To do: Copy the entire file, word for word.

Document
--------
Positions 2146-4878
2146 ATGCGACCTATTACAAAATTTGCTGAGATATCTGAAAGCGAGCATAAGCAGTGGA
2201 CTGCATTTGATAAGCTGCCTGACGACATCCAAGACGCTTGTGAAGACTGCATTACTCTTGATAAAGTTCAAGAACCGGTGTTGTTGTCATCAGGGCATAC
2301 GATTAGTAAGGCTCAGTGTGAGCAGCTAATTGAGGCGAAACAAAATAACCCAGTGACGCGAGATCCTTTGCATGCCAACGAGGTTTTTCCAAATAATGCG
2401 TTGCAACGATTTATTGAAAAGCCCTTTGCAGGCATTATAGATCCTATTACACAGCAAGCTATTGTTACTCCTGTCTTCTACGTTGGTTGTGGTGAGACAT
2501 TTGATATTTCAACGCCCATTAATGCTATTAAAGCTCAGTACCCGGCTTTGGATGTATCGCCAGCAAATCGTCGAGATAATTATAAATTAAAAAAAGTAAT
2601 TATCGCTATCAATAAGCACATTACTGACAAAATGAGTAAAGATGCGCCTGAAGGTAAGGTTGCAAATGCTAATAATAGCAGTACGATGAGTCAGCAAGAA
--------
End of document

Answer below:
Positions 2146-4878
2146 ATGCGACCTATTACAAAATTTGCTGAGATATCTGAAAGCGAGCATAAGCAGTGGA
2201 CTGCATTTGATAAGCTGCCTGACGACATCCAAGACGCTTGTGAAGACTGCATTACTCTTGATAAAGTTCAAGAACCGGTGTTGTTGTCATCAGGGCATAC
2301 GATTAGTAAGGCTCAGTGTGAGCAGCTAATTGAGGCGAAACAAAATAACCCAGTGACGCGAGATCCTTTGCATGCCAACGAGGTTTTTCCAAATAATGCG
2401 TTGCAACGATTTATTGAAAAGCCCTTTGCAGGCATTATAGATCCTATTACACAGCAAGCTATTGTTACTCCTGTCTTCTACGTTGGTTGTGGTGAGACAT
2501 TTGATATTTCAACGCCCATTAATGCTATTAAAGCTCAGTACCCGGCTTTGGATGTATCGCCAGCAAATCGTCGAGATAATTATAAATTAAAAAAAGTAAT
2601 TATCGCTATCAATAAGCACATTACTGACAAAATGAGTAAAGATGCGCCTGAAGGTAAGGTTGCAAATGCTAATAATAGCAGTACGATGAGTCAGCAAGAA